Farewell Cafe Gemmayze…

I didn’t know you long, but I know you will be missed.

Cafe Gemmayze

Wish this one could've been saved..

Cafe Gemmayze

Crowd.

Cafe Gemmayze

Backgammon at Cafe Gemmayze.

Cafe Gemmayze

Live music.

Cafe Gemmayze

Final farewells.

Farewell Cafe Gemmayze.

10 Comments

Filed under life in Lebanon

10 responses to “Farewell Cafe Gemmayze…

  1. It’s a sad day when historic places like these can’t be saved and preserved.

    As u said…Ahwet el Ezez has been around for 90 years.

    Just for the sake of comparison, the Lebanese national anthem’s been around for 84 years…

    [The “Backgammon at Cafe Gemmayze” pic is just brilliant]

  2. I am so angered by this… farewell history, farewell to my favorite spot in the city.

  3. Sad… lotsa memories there. C la vie I guess.

  4. How sad… glad you were there for the last photos🙂

  5. I had the privledge of having a cup of coffee at this historic local, the moment i entered thru the door felt transported to another time. I developed a strong admiration for the Lebanese for preserving such jewels, but now it’s closing.

    Does anyone know why? Is it going to be replaced by some flashy new store?

    If the arches on the walls, the floor tiles, if they could talk, what stories would they tell us?

  6. 90 years of Beirut history….gone. How sad!

  7. Oh well, nothing lasts forever…

  8. Joana

    One last thing about the event, the Cafe & what it represented (even though it has changed over the years):
    I’ll quote one of my friends who was also at the “Goodbye Cafe Gemmayze” event : “It clearly had alot of meaning for many, and also served to educate those who were not fully aware of the historical significance of the cafe
    (such as myself)”.
    I think the mobilization demonstrated the impact this place had on Beiruties throughout the years and how important it was in the life of the neighbourhood. Especially for the old neighbours who have been playing “tawleh”, cards, chit-chating while drinking turkish coffee in those tiny cups & smoking “arguileh” for ages now. Where are they gonna go to meet now? That is the truly sad part of all…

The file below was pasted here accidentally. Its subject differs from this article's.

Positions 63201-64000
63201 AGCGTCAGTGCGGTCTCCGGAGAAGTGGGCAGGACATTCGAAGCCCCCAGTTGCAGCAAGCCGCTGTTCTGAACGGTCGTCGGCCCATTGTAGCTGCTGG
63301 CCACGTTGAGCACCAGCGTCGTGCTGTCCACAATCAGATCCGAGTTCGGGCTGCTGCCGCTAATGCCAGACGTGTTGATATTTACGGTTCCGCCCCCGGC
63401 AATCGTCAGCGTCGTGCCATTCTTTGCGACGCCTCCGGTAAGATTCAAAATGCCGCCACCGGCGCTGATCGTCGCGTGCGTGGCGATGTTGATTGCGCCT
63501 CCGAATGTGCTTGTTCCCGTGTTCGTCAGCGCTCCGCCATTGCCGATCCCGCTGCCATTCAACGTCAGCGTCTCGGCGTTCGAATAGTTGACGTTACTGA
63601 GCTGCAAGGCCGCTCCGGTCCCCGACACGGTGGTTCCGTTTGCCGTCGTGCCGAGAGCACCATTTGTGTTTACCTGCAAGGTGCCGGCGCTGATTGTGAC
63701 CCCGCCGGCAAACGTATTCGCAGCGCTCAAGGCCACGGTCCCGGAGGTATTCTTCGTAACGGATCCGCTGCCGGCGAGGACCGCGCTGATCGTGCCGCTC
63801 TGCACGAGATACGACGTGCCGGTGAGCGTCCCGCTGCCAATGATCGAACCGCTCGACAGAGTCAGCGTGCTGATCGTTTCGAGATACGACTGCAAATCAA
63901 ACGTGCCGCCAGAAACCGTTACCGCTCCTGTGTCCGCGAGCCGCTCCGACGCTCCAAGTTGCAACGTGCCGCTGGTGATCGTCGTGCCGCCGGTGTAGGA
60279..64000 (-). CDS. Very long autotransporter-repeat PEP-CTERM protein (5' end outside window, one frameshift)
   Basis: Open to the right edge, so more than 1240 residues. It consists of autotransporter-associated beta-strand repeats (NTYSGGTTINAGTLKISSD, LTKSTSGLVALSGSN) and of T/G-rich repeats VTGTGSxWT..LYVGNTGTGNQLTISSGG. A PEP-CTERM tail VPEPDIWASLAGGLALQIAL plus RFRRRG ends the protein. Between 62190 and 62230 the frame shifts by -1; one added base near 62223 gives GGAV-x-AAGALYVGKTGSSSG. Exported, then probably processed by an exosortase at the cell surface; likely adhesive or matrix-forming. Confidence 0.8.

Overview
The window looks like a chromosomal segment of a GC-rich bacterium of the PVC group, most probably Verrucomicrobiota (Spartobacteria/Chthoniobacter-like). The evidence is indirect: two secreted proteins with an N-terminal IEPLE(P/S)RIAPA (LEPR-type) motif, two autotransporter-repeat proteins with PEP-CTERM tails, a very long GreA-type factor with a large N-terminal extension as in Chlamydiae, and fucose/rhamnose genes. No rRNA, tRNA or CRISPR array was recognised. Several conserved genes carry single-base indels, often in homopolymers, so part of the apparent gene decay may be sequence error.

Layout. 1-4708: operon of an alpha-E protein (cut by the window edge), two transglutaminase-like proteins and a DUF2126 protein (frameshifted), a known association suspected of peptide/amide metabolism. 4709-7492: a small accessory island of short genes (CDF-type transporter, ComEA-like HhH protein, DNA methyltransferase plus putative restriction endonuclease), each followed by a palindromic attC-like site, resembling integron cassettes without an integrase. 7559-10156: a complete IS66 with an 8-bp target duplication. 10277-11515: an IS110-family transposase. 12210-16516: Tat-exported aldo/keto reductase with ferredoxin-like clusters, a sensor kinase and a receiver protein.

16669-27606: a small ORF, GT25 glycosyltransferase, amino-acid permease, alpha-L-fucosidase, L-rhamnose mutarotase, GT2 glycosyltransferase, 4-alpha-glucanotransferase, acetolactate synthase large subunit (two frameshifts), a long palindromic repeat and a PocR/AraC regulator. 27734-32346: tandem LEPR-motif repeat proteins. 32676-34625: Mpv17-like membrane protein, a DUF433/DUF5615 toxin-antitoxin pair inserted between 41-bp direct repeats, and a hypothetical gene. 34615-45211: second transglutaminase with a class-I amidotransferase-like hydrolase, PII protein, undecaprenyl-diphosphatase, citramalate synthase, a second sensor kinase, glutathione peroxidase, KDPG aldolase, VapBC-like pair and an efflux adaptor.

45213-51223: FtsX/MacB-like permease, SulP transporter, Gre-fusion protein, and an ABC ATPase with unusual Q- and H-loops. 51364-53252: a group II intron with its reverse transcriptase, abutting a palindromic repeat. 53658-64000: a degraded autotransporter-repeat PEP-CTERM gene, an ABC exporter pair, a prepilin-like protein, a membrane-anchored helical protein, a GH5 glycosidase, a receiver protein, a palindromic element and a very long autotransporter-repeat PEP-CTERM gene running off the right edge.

But at least Cafe Gemmayze closed down with a bang contrary to Modca, Horseshoe, Cafe de Paris & other places that were part of Hamra’s identity and are now replaced by Vero Moda, Crepeaway etc.
    It is true what Alain Lb said above: “nothing lasts forever” but hopefully the spirit of the Ahwet el Ezez will and, as I’m an optimistic person sometimes living in the carebears world, the cafe will stay a location were Gemmayze neighbours can keep on meeting to hit that backgammon one more time!🙂

  9. Lorena

    Really sad to see this place closing😦😦 And what for? Another bank? Do we REALLY need that? I honestly didn’t know they were doing that bad. Whenever I passed by it, it was always full.. sigh. Guess money won. As usual.

  10. KM

    It is so sad…I was there on the last day and it’s so disturbing to lose what has made Beirut so famous; its culture and heritage. We used to brag that we are not like UAE, KSA etc, but it seems we are far worse. At least hey never had inherited landmarks and cultural alleys, for them to get rid of. All they had was the desert before the 90’s.
    However in the same time, one has to be impartial and look at this situation which is a double edged sword. What to do with the land owner, who probably is not that well off and has nothing but this parcel of land to invest. He is potentially worth millions but realistically is broke!
    I believe that this is where the municipality and ministry of culture fall into play to resolve this conflict. The ministry of culture should tag the building as a cultural landmark, which can not be demolished. In the same time the municipality has to compensate the land owner by buying the land from him at the market rate, and as a result the property becomes owned & maintained by the municipality.
    This is the righteous and only solution. However it necessitates a missing element for it to work, can you guess what it is?!

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